When I bought it it wasn't strung up and was missing the tailpiece but had had at least three different types fitted, including a Bigsby, so when I put it back together I fitted the Bigsby as I thought a vibrato would compliment the versatility of the guitar well, and I didn't have to drill holes in it.

The neck is wider and fatter than "most" Mosrites but is VERY comfortable to play, and this is from someone who LOVES thin necks. It's the same neck as my other Bluesbender and similar to one of my 350's and was obviously made for playing other things than bar chords all night. 
The rock maple is superb and the fretboard shows real signs of being played. a lot. I actually really like these symmetrical Mosrite headstocks too.


These guitars show just how advanced Semie was in a pretty unsympathetic guitar world. Semie was never considered cool or advanced by the bigger names but these seventies guitars, where he was designing and building new ideas really are quite amazing and the fact that they are quite rare should make them much more sought after in the guitar collector world. I personally haven't seen another one of these guitars in this form. Apart from the fact that it looks to be all original, and when I used to speak to people who worked for Semie throughout the years who mentioned and told stories of "Mosrites made for people using this and that", and Mosrites surfacing every now and then with similar anomalies, it could seem like a mish mash of bits and pieces, but I believe it is all original Mosrite (except the Bigsby).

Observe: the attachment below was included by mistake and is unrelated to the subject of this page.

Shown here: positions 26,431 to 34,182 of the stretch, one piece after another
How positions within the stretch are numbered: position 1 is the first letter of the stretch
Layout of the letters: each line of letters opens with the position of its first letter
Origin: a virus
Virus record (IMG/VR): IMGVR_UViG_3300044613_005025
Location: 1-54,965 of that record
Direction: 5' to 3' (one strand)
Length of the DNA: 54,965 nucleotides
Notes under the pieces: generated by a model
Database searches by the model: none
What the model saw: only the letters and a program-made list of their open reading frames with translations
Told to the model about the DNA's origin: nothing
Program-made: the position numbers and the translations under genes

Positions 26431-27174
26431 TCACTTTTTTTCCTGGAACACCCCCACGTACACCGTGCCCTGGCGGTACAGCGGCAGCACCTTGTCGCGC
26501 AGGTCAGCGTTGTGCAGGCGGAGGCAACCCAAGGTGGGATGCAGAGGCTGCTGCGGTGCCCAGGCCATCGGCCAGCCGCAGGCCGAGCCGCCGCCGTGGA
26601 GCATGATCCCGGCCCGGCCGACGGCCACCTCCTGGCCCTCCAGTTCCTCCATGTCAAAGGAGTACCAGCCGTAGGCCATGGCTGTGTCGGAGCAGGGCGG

All in all I don't really know why I love this particular guitar so much. It has active electronics, which I'm not a huge fan of, although this particular circuit is very well designed and executed. It has a slightly bigger neck than I'm used to, although it's instantly playable and comfortable. It is a Mosrite and I do love this shape a lot. I really like the colour scheme of the dark red to light red burst. It gets SO MANY sounds and tones it's amazing. OK, I know why I love it so much.


Jun 16 2015 Written By: Tim Brennan